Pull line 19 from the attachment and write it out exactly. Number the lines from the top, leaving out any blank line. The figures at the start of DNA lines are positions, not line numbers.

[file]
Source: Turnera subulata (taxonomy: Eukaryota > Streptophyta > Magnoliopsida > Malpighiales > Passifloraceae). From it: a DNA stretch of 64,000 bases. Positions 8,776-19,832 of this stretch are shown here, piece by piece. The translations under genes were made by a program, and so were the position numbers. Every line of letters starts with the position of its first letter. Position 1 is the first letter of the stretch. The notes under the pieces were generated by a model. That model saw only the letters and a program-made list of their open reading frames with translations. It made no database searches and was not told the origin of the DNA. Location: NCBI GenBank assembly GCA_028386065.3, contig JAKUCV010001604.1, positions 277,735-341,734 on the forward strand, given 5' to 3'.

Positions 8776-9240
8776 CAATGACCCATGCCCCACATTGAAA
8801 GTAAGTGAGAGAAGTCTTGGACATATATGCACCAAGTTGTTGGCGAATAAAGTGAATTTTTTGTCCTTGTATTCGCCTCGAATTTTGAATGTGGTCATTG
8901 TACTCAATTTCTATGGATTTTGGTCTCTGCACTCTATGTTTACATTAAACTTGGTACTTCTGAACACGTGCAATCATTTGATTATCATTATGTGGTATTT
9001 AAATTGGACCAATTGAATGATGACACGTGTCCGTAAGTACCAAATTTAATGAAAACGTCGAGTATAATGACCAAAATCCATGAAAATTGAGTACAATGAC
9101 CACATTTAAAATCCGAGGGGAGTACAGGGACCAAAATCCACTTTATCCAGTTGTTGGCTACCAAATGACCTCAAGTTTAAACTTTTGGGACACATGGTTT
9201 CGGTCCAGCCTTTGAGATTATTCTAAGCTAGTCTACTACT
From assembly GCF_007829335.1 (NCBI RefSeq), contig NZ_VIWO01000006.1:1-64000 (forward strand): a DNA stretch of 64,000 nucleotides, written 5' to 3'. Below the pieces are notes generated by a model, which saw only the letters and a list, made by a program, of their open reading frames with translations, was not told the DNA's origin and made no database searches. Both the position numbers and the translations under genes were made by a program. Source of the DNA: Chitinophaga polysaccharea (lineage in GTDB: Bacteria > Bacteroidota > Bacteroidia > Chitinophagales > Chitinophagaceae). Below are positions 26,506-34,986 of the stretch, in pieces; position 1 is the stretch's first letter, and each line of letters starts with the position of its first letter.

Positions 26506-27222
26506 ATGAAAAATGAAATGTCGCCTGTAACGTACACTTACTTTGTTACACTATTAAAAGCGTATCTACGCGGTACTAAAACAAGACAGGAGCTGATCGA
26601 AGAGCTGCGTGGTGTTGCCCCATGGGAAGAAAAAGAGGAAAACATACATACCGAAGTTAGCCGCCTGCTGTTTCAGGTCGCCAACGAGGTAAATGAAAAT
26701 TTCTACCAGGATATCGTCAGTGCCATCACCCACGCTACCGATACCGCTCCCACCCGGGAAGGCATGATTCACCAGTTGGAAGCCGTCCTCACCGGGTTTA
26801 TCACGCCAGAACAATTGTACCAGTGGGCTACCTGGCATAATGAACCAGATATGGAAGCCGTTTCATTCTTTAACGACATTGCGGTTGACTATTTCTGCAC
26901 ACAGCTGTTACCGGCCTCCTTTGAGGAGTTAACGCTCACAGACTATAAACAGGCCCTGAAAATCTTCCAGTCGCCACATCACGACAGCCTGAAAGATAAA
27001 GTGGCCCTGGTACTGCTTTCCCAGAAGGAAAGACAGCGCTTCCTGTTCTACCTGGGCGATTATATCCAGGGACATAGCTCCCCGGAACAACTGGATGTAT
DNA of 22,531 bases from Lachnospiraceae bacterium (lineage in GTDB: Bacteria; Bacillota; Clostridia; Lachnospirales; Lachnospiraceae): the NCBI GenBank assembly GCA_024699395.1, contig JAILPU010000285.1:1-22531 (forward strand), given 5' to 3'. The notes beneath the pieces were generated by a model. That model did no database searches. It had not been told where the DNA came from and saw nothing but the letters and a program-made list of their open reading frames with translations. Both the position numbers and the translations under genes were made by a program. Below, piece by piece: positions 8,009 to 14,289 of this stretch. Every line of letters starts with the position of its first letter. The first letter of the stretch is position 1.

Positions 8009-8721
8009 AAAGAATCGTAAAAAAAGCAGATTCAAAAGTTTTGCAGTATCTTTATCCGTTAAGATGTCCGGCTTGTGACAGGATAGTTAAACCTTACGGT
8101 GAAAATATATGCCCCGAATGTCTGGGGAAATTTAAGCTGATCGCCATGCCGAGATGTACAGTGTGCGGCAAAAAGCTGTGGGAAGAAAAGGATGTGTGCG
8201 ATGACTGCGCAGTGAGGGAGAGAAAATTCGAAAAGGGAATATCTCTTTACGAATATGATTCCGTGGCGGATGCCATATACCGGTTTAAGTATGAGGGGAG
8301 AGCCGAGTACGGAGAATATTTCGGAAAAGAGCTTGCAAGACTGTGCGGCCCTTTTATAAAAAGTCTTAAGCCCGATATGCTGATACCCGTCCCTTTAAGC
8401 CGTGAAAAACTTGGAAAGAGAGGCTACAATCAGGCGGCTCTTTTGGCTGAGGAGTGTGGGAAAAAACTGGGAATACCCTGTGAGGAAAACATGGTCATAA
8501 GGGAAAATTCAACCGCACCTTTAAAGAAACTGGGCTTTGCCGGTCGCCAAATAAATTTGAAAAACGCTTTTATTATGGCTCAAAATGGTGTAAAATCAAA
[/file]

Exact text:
8009 AAAGAATCGTAAAAAAAGCAGATTCAAAAGTTTTGCAGTATCTTTATCCGTTAAGATGTCCGGCTTGTGACAGGATAGTTAAACCTTACGGT